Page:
What Is Culturally Responsive Teaching?

Monday, April 18, 2022

Associate teaching professor and Elementary Teacher Education Program (ELTEP) director Teddi Beam-Conroy, James A. and Cherry A. Banks Professor of Multicultural Education Django Paris, professor emerita Geneva Gay and alumna Dr. Gloria Ladson-Billings (M.Ed. '72) are featured in a recent article by EducationWeek titled “What Is Culturally Responsive Teaching?” As states across the nation are considering laws to ban critical race theory being used in schools, the article unpacks what it means to be a culturally responsive teacher, how the various research terms are related and where other academic concepts such as critical race theory tie in – or not.

Pandemic took a toll on teen mental health, US study says

Thursday, March 31, 2022

Professor of School Psychology James Mazza was featured in a King5 segment titled “Pandemic took a toll on teen mental health, US study says.” In the video, he discusses how schools and parents can work with their students to check in on their mental health, especially after school closures due to the COVID-19 pandemic.

Washington education administrator advances to Senate confirmation to become Biden’s special education chief

Thursday, February 17, 2022

Director of the Haring Center for Inclusive Education and Professor of Special Education, Ilene Schwartz is quoted in an article by The Spokesman Review regarding the nomination of Washington education administrator Glenna Gallo to lead the U.S. Education Department’s special education program. “I think she’s fabulous,” said Ilene. “The only bad thing I can say about her is she’s going to leave Washington state.”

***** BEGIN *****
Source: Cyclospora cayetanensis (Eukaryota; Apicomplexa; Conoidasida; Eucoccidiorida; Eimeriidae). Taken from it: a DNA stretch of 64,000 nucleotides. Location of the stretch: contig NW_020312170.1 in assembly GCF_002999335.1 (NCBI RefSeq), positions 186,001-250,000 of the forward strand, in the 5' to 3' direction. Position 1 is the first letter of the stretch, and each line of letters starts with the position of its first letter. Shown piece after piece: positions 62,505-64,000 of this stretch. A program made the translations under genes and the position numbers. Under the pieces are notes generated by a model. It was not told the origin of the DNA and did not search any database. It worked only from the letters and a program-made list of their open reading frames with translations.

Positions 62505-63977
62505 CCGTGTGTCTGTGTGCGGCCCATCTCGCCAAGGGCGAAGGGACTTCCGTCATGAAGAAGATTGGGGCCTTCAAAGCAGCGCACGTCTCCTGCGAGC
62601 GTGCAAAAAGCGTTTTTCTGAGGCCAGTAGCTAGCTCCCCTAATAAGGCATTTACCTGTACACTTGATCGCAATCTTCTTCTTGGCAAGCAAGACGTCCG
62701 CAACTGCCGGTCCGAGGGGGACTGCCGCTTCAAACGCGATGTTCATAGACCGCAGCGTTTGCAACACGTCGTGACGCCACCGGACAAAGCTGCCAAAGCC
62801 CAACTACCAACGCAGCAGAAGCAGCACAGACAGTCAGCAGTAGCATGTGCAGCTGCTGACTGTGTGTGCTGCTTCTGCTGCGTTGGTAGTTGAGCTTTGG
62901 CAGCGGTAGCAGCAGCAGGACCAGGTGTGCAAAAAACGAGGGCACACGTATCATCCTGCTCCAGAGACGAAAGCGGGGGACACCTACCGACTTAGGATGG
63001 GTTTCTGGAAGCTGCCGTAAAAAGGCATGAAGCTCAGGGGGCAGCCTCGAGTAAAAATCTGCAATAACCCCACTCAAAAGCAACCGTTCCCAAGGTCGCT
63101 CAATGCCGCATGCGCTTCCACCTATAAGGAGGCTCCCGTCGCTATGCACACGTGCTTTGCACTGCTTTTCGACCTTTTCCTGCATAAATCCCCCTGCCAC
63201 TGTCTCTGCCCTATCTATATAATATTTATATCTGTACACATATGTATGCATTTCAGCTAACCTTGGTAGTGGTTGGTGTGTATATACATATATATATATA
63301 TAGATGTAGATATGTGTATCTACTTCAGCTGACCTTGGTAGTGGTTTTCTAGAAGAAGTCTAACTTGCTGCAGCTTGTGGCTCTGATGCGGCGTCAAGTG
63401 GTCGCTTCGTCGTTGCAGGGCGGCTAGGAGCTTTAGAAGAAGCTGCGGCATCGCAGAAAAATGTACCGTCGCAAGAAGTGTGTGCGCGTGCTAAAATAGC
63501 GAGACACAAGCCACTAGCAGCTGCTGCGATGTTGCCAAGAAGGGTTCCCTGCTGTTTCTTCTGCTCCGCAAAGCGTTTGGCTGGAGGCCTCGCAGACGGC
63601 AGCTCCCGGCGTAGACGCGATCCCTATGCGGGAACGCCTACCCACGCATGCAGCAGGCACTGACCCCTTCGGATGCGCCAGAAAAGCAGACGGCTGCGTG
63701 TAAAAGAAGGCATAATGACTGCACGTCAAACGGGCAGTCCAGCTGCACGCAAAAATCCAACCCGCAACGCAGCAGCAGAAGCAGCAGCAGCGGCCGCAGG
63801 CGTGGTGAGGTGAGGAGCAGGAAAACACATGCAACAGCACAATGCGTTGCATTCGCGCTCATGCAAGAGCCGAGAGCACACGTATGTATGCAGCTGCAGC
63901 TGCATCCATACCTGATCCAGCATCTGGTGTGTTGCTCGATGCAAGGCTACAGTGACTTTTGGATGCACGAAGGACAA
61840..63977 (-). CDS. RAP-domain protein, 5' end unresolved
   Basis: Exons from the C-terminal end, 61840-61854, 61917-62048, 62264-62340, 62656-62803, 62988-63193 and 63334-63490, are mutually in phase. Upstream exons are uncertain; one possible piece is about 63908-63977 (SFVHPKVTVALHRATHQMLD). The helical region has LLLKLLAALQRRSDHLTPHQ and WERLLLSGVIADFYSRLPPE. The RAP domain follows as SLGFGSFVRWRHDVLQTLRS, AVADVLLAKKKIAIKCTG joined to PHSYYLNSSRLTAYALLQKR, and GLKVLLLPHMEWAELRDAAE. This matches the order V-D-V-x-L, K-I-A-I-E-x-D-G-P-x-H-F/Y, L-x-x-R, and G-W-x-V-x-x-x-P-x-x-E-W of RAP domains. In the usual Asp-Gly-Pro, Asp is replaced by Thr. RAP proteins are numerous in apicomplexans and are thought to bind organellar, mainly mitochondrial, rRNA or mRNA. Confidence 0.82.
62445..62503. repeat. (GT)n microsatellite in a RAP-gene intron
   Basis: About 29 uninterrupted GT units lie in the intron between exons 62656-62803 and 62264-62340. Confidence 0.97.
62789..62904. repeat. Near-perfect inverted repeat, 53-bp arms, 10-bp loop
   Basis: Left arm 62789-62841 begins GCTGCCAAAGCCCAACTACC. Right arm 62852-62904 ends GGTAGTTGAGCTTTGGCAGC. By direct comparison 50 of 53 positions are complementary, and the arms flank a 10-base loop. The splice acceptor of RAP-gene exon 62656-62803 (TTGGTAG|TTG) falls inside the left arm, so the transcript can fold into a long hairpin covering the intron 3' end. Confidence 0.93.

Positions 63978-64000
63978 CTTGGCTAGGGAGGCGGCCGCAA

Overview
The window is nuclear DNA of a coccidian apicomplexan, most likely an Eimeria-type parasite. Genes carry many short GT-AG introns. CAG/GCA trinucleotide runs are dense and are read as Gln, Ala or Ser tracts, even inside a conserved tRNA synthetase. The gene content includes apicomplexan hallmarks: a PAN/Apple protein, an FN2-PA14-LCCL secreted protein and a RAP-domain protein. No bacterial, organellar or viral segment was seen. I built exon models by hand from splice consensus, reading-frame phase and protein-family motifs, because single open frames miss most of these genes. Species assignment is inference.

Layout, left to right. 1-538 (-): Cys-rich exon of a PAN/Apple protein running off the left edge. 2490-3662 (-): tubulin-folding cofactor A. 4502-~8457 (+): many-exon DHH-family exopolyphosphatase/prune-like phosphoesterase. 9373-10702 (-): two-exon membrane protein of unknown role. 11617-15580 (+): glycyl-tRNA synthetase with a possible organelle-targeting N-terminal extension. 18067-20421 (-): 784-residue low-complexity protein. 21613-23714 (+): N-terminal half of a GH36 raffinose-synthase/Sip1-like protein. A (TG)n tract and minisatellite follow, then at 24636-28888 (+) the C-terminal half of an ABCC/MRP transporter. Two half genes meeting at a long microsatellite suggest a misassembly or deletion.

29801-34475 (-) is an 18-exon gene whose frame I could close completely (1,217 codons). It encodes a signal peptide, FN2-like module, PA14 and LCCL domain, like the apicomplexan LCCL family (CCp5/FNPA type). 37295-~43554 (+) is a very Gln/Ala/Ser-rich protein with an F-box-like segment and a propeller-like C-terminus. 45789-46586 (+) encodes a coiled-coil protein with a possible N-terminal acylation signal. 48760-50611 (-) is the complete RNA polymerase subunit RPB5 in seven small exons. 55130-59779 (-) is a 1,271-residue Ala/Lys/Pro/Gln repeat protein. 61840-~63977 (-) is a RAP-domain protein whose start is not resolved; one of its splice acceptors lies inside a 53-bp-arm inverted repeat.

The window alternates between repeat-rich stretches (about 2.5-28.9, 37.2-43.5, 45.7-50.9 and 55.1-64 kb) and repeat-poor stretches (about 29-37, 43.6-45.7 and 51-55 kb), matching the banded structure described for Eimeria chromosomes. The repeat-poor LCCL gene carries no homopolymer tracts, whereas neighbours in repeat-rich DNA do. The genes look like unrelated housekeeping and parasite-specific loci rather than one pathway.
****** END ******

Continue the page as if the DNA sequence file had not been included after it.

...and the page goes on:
Seattle’s Academy for Rising Educators aims to fill a critical classroom need

Tuesday, February 15, 2022

The Seattle Times featured alumni who founded the Academy for Rising Educators (ARE) program Dr. Keisha Scarlett (Leadership for Learning Ph.D. graduate) and Dr. Sheila Edwards Lange (Ph.D. graduate and recipient of the 2013 College of Education Distinguished Alumni Award). ARE Program Manager at Seattle Public Schools, Kenderick “K.O.” Wilson (2014 M.E.P graduate and current Ph.D. student) and Sophath Keith (current SPED-TEP candidate) are also featured. The program is funded through the Families, Education, Preschool and Promise Levy, with additional support from the College of Education and Seattle Education Association.

WA House bill would expand outdoor education statewide

Monday, February 14, 2022

The Seattle Times published an article titled “WA House bill would expand outdoor education statewide” and featured  Islandwood Graduate Program in Education and Community students Marina Hydeman, Keaton Aldrich and Grace Sunitsch. Islandwood, an outdoor camp on Bainbridge Island, has demonstrated how outdoor education should be a must-have, rather than a nice-to-have for school districts across the state. Congratulations to our students, as well as faculty and staff involved with the program: Professor of Teaching, Learning and Curriculum Mark Windschitl and Associate Professor of Teaching, Learning and Curriculum Jessica Thompson, and Islandwood Director of Graduate and Higher Education Programming Déana Scipio (Ph.D. in Learning Sciences, ’15).